|Simm. M. T||Ward, Col. L. (Kingston-upon-Hull)||Younger, Sir George|
|Smith, Harold (Warrington)||wardle, George J.|
|Spencer, George A.||Waring, Major Walter||TELLERS FOR THE NOES.—|
|Stanley, Col. Hon. G. (Preston)||Waterson, A. E.||Lord E. Talbot and Mr. Dudley Ward.|
|Stephenson, Colonel H. K.|
Question put, and agreed to.
Amendment made: At the end of Subsection (3) add,
Provided that the date of vesting under this Sub-section shall not, be later than the date fixed for the vesting in the district electricity board or joint electricity authority of any geuerating station of any authorised undertakers within the district."—[Mr. Shortt.]
§ Mr. G. BALFOUR
I beg to move, in Sub-section (4), to leave out the words "(including interest and sinking fund charges in respect of such advances as aforesaid)."
The provision made for fixing the costs in this Sub-section is for the temporary period while the power stations are operated by the Board of Trade before a district electricity board is set up. Under Clause 31, which deals to some extent with the price to be charged after the district electricity board is set up, there is a specific provision to spread over a term of years the interest and sinking fund charges. I understand that this Bill is supposed to provide a cheap and abundant supply of electricity. If these words are left in and the price to be fixed is to include what the generating station costs and all other charges, including the interest and sinking fund charges and the energy which is delivered from that power station is to be delivered to an extent of perhaps only one-third or one-fourth of the total output of the power station, how can that one-third or one fourth possibly meet the total interest and sinking fund charges? In fact, the interest and sinking fund charges may be higher than the total generating cost. What are the charges a consumer would have to pay if the interest and sinking fund charges are included in; this temporary period? There is the cost j of generating the electricity at the power station operated by the Board of Trade, the cost of the administration of that power station and interest and sinking 1722 fund on the loans for the new generating station which has been erected by the Board of Trade and which may not be fully loaded for many years to come. He is to take the burden of paying interest and sinking fund charges in connection with that station. Probably the only consumer is going to be a person whose power station has been shut down in order that he should be able to get a supply from the Board of Trade power station. He also has to pay interest and sinking fund charges appertaining to his own generating station, which has been shut, down. If he has all these charges compulsorily thrust upon him it will mean such a price as to make it an impossible proposition. I am entirely in accord with the view that so far as is consistent with the object of this Bill, namely, giving a reasonably cheap and abundant supply of electricity, the purchaser of that electricity should bear all the costs of generation, administration and interest and sinking fund within the limits of giving him what it is proposed to give him by this Bill. But I think there should be sufficient flexibility to include either the whole or a portion of these charges during the transition period which is the only matter with which we are concerned on this Clause. If these words were left out, the words which follow—with such margin as the Board may think fit.will do all that is necessary. I trust I have made out a case for the deletion of these words.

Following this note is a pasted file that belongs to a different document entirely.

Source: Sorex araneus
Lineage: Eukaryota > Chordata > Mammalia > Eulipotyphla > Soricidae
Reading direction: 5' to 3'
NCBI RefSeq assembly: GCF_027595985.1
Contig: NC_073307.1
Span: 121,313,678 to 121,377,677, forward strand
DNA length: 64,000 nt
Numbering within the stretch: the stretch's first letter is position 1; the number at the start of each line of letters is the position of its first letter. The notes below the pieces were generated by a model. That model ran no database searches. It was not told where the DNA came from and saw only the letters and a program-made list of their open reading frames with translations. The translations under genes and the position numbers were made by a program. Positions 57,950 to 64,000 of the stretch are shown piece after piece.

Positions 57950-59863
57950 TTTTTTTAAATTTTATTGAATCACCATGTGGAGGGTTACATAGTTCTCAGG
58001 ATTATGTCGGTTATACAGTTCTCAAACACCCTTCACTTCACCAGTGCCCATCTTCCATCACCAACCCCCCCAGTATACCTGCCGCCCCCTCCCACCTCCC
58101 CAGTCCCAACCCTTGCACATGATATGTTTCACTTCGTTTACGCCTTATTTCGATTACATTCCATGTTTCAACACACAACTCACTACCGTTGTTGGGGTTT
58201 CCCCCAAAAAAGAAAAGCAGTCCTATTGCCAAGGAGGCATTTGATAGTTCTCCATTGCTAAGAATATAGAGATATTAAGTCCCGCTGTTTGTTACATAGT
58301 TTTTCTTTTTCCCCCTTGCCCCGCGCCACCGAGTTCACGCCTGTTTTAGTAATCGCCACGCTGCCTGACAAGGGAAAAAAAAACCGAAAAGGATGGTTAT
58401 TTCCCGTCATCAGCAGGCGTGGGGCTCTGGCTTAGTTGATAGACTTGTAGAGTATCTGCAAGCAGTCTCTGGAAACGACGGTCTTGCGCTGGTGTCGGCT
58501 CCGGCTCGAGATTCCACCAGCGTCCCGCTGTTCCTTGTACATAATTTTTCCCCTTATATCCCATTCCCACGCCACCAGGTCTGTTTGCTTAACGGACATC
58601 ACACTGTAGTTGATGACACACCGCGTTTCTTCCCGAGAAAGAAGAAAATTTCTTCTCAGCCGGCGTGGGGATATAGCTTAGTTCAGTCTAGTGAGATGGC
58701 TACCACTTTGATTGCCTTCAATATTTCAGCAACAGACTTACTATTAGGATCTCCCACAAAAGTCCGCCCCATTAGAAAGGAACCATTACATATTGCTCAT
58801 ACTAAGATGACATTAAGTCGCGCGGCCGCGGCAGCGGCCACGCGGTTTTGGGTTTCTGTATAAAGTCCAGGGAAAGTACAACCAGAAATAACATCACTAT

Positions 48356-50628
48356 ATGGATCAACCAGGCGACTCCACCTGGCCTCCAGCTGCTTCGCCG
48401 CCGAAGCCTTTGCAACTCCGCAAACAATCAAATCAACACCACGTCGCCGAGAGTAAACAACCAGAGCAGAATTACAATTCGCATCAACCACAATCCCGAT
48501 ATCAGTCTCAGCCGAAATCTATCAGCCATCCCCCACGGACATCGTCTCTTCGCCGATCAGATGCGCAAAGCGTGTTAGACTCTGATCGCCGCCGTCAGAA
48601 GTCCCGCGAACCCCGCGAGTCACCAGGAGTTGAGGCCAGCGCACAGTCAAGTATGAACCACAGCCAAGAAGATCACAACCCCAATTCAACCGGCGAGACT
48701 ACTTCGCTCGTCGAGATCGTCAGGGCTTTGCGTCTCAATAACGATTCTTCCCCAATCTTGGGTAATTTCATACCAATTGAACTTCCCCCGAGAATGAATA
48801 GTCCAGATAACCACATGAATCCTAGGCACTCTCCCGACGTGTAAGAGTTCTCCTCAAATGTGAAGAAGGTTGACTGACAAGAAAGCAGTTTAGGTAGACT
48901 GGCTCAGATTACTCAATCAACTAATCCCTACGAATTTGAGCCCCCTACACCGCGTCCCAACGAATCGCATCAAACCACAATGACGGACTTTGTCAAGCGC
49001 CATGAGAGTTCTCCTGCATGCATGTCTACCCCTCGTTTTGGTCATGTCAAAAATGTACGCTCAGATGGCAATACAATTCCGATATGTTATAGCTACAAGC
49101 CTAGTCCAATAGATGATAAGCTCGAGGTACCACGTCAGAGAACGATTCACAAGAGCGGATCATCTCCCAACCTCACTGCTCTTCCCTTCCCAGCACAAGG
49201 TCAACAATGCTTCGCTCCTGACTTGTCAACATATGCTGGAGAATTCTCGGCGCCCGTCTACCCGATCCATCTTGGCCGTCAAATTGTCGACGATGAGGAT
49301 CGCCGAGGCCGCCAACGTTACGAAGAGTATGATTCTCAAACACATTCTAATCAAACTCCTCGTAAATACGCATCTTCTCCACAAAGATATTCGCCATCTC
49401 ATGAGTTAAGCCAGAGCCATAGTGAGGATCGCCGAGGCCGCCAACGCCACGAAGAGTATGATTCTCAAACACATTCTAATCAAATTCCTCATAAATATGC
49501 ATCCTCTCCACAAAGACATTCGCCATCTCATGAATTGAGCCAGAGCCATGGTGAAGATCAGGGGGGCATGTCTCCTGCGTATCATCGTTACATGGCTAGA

§ Mr. SHORTT
Whether the words in this Sub-section are wise or unwise, I am afraid they are part of the arrangement under which the £20,000,000 was granted by the Treasury. The Treasury gave permission to the House being asked to allow the £20,000,000 being advanced. If hon. 1723 Members will look at Sub-section (2) they will see that the £20,000,000 is to be advancedon such terms and conditions as to interest, repayment, and otherwise as the Treasury may think fit.In order to carry that out it is absolutely necessary, as a part of the agreed terms, that there should be included a provision for paying the interest and sinking fund charges to meet such conditions as to the payment of interest, repayment and otherwise as the Treasury may think fit. Having regard to the fact that the whole Clause is an agreed Clause with the Treasury, I am bound to oppose the Amendment.
§ Mr. BALFOUR
Will the right hon. Gentleman give any information to the House as to how it is possible, in. answer to the argument I have advanced, to give a cheap and abundant supply if the interest and sinking fund and all other charges are to be planted on the small output in the first instance?
§ Mr. SHORTT
The various advances as they come from the Treasury are subject to such conditions as the Treasury may think fit in regard to interest, repayment and otherwise. If the circumstances are such that a sufficient charge cannot be made in order to provide for interest and sinking fund, the Treasury would no doubt make conditions which would meet these circumstances.
§ Amendment negatived.